Friday, February 20, 2015

Dom Butgenbach December 20th, 1944

We replayed one of the Battlefront WWII chestnuts last weekend, the Dom Butgenbach scenario written by Steve Uden, which takes place during the Battle of the Bulge. It is billed as a "generic scenario", representing the few days' intense fighting that went on in that area in the German attempt to win through on the Billingen-Butgenbach road. It pits a veteran battalion of panzergrenadiers supported by armour against the trained troops of the American 2nd Battalion, 26th Infantry Regiment. The Americans have some armour and AT support but the heavy hitters are two entire battalions of 105's in artillery support.
The German objective is to clear the Billingen-Butgenbach road, leaving no enemy within 10" either side, while the Americans need to hold on and suffer as few casualties as possible in the process. The game went on for 10 of 12 turns, called at the beginning of the 11th as there was no chance of a German victory.

The Battlefield

This map shows the general disposition of the American troops, with A Co. with the battalion mg's attached dug in on the left flank, B Co. entrenched in and around the manor, and C Co. in reserve (as well as defending against any possible incursion from the south). The German attack was primarily frontal, with one company supporting the Panthers and two supporting the Jagdpanthers. This also shows the flanking move by the Shermans which caused so much trouble (bottom).

A grainy aerial photo shows the paved road past Dom Bugtenbach from the German approach that must be cleared in order for the German advance to continue. To the left is the high ground of Hill 613, while to the right are the two hills, 592 and 603.

View of thr manor form the German approach. The ridge line between two of the hills blocks ground level observation, but the American FOOs on Hill 592 and in the upper floor of the manor have clear views over the low ridge.
The American FOO and battalion commander have a clear view from Hill 592 of the open ground over which the Germans must advance.
Soldiers of C Co. dig in along the lane way west of the manor, guarding against a flanking attack.

The American mortar pits are dug in well back from the manor, and protected by a stream that cuts through the field on their front and right.

The Attackers

The German armoured force consists of a Panther platoon and a heavy panzerjaeger company of four Jagdpanthers (I had to calm down the German player when he saw the Jagdtiger and tell him the sad news that this was merely a stand-in). These, along with a 120mm off board mortar battery, are in support of a veteran  panzergrenadier battalion made up of three companies. This was my first opportunity to get some newly painted winter camo Germans on the battlefield (support weapons to come).

 The Defenders

The defenders are a trained battalion of American soldiers with two 57mm AT guns in support. A  platoon of experienced Shermans and a platoon of M10 tank destroyers (two models each) lend armoured support while a full two battalions (count 'em!) of off board artillery are at the defenders' disposal.

The Battle

1. The Germans approach

A battalion of German panzergrenadiers, supported by Panthers and Jagdpanthers of the 12th SS Division move across the open ground behind a ridge that lies before the objective. Artillery fire from two battalions of American 105's inflicts only minor casualties due to the Germans' spread out advance.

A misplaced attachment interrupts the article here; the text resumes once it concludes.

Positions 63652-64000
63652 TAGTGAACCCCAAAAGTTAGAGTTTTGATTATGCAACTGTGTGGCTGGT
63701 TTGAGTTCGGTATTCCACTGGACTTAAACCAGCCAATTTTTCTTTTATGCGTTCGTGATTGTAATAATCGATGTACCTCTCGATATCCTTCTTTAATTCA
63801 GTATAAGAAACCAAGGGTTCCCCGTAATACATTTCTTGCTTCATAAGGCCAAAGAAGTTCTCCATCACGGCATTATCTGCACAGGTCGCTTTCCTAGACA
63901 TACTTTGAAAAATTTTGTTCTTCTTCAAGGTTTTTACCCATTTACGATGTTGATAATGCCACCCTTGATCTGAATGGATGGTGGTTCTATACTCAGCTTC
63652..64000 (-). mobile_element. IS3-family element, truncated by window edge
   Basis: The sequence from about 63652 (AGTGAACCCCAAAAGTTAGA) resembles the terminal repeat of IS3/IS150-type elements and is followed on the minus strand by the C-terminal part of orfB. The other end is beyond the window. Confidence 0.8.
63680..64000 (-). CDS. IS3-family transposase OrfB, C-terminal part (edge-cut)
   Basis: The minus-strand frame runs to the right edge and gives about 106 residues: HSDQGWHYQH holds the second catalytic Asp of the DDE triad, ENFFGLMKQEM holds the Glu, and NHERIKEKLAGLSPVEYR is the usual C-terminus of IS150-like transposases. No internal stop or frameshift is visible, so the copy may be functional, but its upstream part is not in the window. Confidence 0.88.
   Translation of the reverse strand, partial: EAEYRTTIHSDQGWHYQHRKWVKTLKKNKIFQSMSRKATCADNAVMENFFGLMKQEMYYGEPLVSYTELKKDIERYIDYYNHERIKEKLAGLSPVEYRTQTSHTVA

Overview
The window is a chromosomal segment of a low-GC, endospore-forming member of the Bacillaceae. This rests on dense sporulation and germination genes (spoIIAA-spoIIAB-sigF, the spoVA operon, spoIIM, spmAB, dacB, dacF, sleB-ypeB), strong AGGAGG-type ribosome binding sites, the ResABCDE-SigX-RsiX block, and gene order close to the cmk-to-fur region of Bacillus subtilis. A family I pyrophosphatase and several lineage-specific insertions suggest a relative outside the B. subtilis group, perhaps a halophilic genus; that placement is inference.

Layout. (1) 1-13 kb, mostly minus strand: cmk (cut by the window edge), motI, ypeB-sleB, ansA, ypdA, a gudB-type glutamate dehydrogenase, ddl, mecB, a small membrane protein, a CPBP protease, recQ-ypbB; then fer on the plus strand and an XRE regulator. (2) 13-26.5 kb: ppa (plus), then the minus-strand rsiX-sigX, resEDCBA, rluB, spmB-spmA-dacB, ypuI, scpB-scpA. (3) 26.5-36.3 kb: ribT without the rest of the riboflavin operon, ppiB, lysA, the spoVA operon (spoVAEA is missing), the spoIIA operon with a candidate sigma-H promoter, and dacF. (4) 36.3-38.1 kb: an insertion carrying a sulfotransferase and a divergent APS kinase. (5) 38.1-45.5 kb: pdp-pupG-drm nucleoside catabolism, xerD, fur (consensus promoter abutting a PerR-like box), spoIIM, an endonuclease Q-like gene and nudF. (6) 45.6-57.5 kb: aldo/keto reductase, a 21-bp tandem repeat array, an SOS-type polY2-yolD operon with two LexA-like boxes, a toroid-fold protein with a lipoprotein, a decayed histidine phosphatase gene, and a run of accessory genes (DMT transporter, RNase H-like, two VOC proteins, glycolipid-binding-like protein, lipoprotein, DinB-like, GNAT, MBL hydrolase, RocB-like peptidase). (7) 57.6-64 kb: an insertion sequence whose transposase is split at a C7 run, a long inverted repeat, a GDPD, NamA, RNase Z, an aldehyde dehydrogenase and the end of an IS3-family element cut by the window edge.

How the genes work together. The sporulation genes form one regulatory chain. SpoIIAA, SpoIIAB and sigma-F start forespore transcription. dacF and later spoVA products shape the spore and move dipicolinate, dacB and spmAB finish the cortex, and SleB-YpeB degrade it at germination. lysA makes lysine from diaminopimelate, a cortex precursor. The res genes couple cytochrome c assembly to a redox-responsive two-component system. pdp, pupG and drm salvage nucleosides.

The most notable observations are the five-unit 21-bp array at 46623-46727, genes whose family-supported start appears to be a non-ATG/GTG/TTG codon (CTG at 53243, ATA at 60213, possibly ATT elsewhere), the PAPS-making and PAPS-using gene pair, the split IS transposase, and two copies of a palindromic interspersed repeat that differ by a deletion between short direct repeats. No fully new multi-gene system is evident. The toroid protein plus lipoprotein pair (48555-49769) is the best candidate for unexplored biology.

2. M10 tank destroyer spotted

One of two M10 tank destroyers lying hull down behind the hedge bordering the manor grounds is spotted by the German battalion commander, who cautiously moves undetected up onto the high ground south of Dom Butgenbach.

3. Approaching the ridge

Although the American FOO's are able to see the enemy from their elevated locations the ridge still blocks the Germans from detection by most of the enemy as they form up for their attack.

4. Mortar fire

120mm mortar fire called in by the German commander crashes down on the spotted M10.

5. Driving the defenders off their front line

The first German infantry break cover and storm the manor grounds, driving the American troops off their front line (top), while the M10's, after firing once, pull back deeper into the manor grounds to avoid return fire from the much superior German armour.

6. Outflanked!

With all of the German armour committed forward, two American Shermans race up the back side of the high ground south of the manor, overrunning the German commander on the hillltop and engaging the turretless Jagdpanthers from their vulnerable rear. They are immediately smoked by German mortars, in an attempt to buy time for the German armour to get turned around.

7. M10 KO'd

One of the M10's, poking its nose out in the hope of bagging a Panther that has been disordered by artillery, is knocked out when it fails to scoot back to safety quickly enough.

8. Sherman KO'd

One of the Shermans which has moved into enfilade is taken out by close combat with German infantry, which also perishes in the attack, making it two American tanks down. But the Jagdpanthers have already broken off their attack to turn and meet this threat, just in time to see the second Sherman withdraw back over the ridge and out of sight.

9. Jagdpanther KO'd

The Americans bag their first German cat with a one two punch by the M10 and 57mm AT gun, as the beast pokes its nose into the hedgerow surrounding the manor grounds.

10. Pesky Sherman

Just as the remaining German Jagdpanthers get turned around again towards the manor, the second Sherman once more pops its nose over the ridge in enfilade. Again it is smoked, but its presence is enough to distract the Jagdpanthers from the attack for a second time. (German mortar team - "Is that one ours?")

11. Overview

In this mid-battle overview, you can see (or not) the Sherman (top right, covered in smoke) popping over the ridge in an attempt to score an enfilade hit. Upper left the two Panthers breach the stream, supporting a German infantry company that is attacking on this flank. Machine gun fire from a number of American mg's on this flank is chewing up the attack fairly effectively. These machine guns have been left as a picket as the bulk of A Co. is withdrawn to meet the bigger threat looming around the manor.